• The court having to investigate the reason contact arrangements are not working
• Rules to avoid legal proceedings taking too long

The seminar will look at the potential impact, the changes the new Act will bring and the advice which requires to be given by family law/child law practitioners.

Book your place here: http://ccpdtraining.co.uk/booking/booking-childrenscotlandact

With international travel back on the cards after two years of significant restrictions, it stands to reason that we’re going to experience an increase in the number of people relocating to new countries.

Some who live in Scotland but are originally from elsewhere may have been hoping to move back to their home country for some time but have been unable to do so until now as a result of travel restrictions.

For those who are parents, this also means facing the challenge of relocating children. This can be a lengthy process at the best of times, but for separated parents, it can be incredibly complex from a legal standpoint.

The decision to relocate can be incredibly emotional and complicated and when children are involved, another layer of complexity is added, especially when the parents are separated and have differing opinions on the relocation.

When this is the case, it can be near enough impossible for the other parent to relocate to their selected country.

This presents a legal issue and one that should be handled as soon as possible when planning a significant move.

Taking a child out of the country without having the other parent’s consent, can be considered wrongful removal or abduction. Getting the child back from this situation is also dependent on where the child has been moved to.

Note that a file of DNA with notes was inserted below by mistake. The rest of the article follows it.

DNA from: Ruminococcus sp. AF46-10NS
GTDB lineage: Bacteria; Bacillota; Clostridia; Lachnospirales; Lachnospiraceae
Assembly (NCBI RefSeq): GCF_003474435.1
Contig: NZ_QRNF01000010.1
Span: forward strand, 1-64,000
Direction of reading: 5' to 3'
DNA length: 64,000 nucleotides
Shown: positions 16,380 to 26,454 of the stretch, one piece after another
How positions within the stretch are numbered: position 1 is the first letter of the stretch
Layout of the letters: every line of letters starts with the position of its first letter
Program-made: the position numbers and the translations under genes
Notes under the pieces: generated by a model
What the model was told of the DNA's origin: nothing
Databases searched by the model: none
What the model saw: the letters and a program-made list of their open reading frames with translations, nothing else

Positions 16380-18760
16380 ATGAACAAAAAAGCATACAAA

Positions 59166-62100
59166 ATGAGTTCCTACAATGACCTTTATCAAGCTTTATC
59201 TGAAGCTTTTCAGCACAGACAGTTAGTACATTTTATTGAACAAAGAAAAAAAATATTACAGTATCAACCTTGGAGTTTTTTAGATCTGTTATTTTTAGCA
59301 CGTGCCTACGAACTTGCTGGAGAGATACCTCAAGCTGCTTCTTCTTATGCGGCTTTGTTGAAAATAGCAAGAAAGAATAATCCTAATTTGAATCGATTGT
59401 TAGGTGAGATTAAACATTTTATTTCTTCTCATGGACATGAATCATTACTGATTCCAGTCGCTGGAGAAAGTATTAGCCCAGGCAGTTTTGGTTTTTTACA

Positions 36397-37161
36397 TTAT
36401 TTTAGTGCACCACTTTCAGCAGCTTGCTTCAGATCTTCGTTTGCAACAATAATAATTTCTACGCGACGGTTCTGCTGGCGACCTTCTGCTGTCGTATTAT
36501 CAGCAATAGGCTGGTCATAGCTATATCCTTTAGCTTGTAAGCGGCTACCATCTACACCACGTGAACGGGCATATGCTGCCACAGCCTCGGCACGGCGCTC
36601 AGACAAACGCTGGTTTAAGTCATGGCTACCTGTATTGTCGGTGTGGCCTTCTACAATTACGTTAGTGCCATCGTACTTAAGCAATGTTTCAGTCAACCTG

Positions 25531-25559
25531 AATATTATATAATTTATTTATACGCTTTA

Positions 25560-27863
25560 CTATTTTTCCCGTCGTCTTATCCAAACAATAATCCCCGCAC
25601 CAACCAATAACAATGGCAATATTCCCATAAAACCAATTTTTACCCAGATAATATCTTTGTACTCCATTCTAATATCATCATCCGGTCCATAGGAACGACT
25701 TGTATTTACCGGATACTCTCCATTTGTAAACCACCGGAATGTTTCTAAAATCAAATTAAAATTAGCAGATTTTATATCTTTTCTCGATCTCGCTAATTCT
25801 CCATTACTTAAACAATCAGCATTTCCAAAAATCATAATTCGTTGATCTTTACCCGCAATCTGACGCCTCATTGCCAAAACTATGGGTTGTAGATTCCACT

If a child has been moved permanently to a country that is part of The Hague Convention on the Civil Aspects of

International Child Abduction, then there are procedures in place to ensure the safe return of the child to the UK.

If, however, the country is not part of this convention, a different approach must be taken. This involves getting consular and diplomatic services involved including the Foreign and Commonwealth Office.

In Scotland, it is not a criminal offence to take your own child abroad without the permission of the other parent unless there are certain court orders in place. The legislation differs in England and Wales where a single parent is prevented from taking children abroad without another parent or carer’s permission.

The Children (Scotland) Act 1995 does not require a signature from the other parent as proof of consent to the child being moved away, however, it is generally a wise course of action to obtain this anyway.

It is important to keep in mind that other countries may have different regulations, and these should be thoroughly researched before travel.

Some countries will require signed affidavits from the other parent as proof of consent to travel, where others will want to see the child’s birth certificate, or even an extract decree of divorce if that is the current state of the relationship.

Border controls are very thorough when an adult is travelling with a child, and most family lawyers can assist with organising all the relevant documents and paperwork that may be required.